A new day for 101 Lippincott

It’s April, 1897, and Charles and Hetty Miller must have been delighted with their gracious new house, built in the newly-popular Georgian style, distinctly up-to-date … and NOT Victorian like their family homes nearby!

In the course of 127 years, it’s inevitable that any house will go through a rough patch or two. This one is no exception – but it’s coming back!

Charles C. Miller married Hetty C. Lippincott in 1892 and four years later they built this grand Georgian Revival home at the corner of Lippincott Avenue and Carriage House Lane. They kept it in fine style for the next 59 years.

The home had a difficult time in recent years, but happiness is returning.

Christmas, 1933 was a warm day. 101 Lippincott is in the background. Christmas parties here were legendary, with half the town being relatives of some sort. Parties were shared with their cousins, the Skipwith Coale family, whose grand Mansard roof home still stands across the street at number 100. This group is posing on the Coales’ front lawn. HSR is indebted to Hank Hackett for this fine scan of 41 of his relatives.

John and Danielle Casparro had long admired its grace and fine workmanship (and worried over its obvious decline) but it took a number of years to buy it and set about bringing it back to life.

In just NINE MONTHS (!) since John and Danielle bought it, they’ve gone at the project with great energy and yet careful dedication to its historic materials and beautiful original design. Riverton is very lucky to have folks with so much care, vision, and expertise.

Have a look …

A failing roof caused major leaks from the built-in gutters, rotting the gorgeous cornice and attracting animals to move in with their extended families.
The Casparros’ contractor, All American Artisan, carefully measured and recreated this entire cornice.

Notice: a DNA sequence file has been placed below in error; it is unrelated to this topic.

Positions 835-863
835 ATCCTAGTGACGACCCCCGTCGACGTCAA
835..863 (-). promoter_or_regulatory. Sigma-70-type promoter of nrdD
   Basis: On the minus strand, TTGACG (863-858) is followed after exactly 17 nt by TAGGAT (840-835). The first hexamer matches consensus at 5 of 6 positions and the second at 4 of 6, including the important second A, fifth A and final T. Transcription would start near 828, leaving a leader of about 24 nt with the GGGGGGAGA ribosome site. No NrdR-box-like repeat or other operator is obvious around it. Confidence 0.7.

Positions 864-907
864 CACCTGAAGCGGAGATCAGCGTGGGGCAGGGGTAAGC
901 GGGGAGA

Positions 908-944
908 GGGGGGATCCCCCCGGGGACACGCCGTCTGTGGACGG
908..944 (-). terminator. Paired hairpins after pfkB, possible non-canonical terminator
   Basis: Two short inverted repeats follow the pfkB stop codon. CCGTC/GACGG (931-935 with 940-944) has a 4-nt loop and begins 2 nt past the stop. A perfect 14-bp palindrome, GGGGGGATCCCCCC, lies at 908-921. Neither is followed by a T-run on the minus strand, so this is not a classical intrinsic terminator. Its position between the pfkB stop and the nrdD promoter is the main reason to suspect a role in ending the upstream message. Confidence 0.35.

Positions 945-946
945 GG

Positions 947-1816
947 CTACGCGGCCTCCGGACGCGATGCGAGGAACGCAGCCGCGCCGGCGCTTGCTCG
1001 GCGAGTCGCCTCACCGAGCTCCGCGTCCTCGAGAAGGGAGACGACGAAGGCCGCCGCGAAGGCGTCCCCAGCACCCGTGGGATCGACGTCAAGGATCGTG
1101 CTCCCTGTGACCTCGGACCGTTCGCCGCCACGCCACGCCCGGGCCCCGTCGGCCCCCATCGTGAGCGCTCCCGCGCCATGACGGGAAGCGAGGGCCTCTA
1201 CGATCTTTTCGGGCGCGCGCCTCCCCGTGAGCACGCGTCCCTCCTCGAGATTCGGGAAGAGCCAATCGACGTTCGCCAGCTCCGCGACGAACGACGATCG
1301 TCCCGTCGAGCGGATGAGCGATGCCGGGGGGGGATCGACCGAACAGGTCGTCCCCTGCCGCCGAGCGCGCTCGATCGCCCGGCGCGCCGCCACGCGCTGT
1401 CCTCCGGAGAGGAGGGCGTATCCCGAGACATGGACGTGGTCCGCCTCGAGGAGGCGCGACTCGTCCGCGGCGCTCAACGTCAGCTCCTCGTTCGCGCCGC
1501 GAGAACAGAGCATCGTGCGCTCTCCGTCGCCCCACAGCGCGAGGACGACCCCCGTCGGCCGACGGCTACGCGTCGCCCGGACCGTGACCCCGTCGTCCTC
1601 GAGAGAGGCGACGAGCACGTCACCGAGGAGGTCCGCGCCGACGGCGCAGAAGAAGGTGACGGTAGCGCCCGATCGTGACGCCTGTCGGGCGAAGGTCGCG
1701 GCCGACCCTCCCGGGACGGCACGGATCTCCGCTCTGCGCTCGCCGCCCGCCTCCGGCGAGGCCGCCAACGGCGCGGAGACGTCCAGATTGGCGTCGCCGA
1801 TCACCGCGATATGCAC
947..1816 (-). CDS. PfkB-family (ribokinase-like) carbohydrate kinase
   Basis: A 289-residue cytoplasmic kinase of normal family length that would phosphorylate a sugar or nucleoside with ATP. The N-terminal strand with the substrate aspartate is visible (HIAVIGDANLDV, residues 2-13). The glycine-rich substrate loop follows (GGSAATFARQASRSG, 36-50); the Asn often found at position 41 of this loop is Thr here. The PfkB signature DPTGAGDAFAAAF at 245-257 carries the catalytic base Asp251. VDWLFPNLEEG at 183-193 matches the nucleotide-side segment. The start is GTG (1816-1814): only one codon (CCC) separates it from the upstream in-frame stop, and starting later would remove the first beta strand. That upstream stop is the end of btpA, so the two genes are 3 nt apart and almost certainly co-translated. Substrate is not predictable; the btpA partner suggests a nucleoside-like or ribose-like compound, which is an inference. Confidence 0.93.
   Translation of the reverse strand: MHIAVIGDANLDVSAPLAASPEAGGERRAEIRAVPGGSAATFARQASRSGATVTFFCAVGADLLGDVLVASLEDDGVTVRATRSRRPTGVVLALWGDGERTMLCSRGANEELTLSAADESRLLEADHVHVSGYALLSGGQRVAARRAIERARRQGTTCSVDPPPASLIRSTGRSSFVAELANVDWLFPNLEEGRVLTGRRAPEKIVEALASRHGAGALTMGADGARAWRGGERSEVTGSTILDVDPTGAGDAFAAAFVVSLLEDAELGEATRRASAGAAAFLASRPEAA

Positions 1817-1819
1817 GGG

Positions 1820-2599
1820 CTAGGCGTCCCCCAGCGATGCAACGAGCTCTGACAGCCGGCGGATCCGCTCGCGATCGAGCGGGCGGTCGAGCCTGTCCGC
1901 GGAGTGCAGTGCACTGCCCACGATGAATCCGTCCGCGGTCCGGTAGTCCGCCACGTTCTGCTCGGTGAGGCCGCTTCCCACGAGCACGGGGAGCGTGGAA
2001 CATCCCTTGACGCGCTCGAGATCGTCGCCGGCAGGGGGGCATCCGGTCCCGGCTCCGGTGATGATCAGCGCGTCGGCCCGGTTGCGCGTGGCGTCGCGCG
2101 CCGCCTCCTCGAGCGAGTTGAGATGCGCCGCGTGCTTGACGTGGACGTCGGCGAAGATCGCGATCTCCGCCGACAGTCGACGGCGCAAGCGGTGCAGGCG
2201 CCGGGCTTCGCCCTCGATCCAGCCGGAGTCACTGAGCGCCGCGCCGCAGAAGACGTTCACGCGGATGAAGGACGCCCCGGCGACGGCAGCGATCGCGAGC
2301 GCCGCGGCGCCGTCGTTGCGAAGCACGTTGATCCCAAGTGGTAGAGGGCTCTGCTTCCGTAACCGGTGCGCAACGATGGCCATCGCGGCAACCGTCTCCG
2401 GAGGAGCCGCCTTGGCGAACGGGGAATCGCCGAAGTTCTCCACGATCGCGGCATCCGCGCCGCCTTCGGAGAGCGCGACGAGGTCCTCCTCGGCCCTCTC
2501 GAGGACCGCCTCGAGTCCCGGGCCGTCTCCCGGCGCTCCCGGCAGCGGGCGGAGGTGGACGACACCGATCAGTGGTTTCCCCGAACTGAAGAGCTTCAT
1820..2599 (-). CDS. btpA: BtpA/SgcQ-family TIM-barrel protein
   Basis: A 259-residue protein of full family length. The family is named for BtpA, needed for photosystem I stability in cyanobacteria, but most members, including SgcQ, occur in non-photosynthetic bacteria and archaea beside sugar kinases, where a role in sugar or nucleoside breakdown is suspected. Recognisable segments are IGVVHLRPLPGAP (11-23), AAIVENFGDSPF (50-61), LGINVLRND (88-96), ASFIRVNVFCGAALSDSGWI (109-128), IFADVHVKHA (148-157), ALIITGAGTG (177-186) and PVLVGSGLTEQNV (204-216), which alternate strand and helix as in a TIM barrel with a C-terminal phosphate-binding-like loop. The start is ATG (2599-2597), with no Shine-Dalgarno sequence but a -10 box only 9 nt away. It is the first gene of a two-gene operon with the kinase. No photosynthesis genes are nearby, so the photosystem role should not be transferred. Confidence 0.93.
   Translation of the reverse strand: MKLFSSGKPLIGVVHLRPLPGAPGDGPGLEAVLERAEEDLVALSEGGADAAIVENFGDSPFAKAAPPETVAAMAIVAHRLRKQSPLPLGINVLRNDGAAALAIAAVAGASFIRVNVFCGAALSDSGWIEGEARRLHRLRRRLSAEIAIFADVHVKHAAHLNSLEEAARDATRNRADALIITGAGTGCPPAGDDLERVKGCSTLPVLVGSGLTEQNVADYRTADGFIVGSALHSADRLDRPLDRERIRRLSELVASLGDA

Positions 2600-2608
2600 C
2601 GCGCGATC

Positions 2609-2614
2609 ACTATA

Bossen Architectural Millwork in East Riverton reproduced the moldings, just like in 1896.

The Casparros’ contractor, All American Artisan, has made it like the bad things never happened.

Then, because this house was intended to be painted in colors (see the top photo), John and Danielle consulted with the indispensable A Century of Color by Roger Moss and created this combination, which softly brings out the depth of all the trim elements:

Kevin O’Shea, of Affordable Image Painting, tackled the job of applying the attractive, and historically-appropriate, color selection to replace the unending white.

There’s much more to come, but look at what they have accomplished just in the first nine months. They …

  • Removed carpet, refinished all original pine hardwoods (1st and 2nd floor)
  • Removed all remaining knob and tube wiring. 
  • Repointed 25% of the stone foundation
  • Brick pointed, new caps and crowns on 2 of 3 chimneys.
  • Replaced 10 windows matching to the original style from 1896 (all windows had been replaced by a previous owner with vinyl, other than the Palladian facing Carriage House Lane)
  • Jetted clear all french drains to restore and use original storm water system